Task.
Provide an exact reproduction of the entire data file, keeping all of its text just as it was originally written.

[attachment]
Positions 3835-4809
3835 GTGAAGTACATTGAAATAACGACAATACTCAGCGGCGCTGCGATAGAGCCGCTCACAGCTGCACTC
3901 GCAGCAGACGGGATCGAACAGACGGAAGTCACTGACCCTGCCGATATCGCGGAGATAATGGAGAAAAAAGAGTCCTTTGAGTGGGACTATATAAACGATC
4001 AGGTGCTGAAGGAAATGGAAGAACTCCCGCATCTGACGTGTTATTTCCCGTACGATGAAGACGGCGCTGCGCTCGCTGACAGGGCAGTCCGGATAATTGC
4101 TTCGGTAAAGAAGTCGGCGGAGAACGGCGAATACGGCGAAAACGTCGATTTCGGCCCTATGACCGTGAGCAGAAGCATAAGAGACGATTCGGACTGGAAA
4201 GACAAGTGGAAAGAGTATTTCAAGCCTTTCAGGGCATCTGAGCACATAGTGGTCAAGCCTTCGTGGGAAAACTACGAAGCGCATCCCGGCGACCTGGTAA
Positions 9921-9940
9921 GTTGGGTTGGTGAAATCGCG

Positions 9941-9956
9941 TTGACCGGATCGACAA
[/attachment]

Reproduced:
Positions 3835-4809
3835 GTGAAGTACATTGAAATAACGACAATACTCAGCGGCGCTGCGATAGAGCCGCTCACAGCTGCACTC
3901 GCAGCAGACGGGATCGAACAGACGGAAGTCACTGACCCTGCCGATATCGCGGAGATAATGGAGAAAAAAGAGTCCTTTGAGTGGGACTATATAAACGATC
4001 AGGTGCTGAAGGAAATGGAAGAACTCCCGCATCTGACGTGTTATTTCCCGTACGATGAAGACGGCGCTGCGCTCGCTGACAGGGCAGTCCGGATAATTGC
4101 TTCGGTAAAGAAGTCGGCGGAGAACGGCGAATACGGCGAAAACGTCGATTTCGGCCCTATGACCGTGAGCAGAAGCATAAGAGACGATTCGGACTGGAAA
4201 GACAAGTGGAAAGAGTATTTCAAGCCTTTCAGGGCATCTGAGCACATAGTGGTCAAGCCTTCGTGGGAAAACTACGAAGCGCATCCCGGCGACCTGGTAA
Positions 9921-9940
9921 GTTGGGTTGGTGAAATCGCG

Positions 9941-9956
9941 TTGACCGGATCGACAA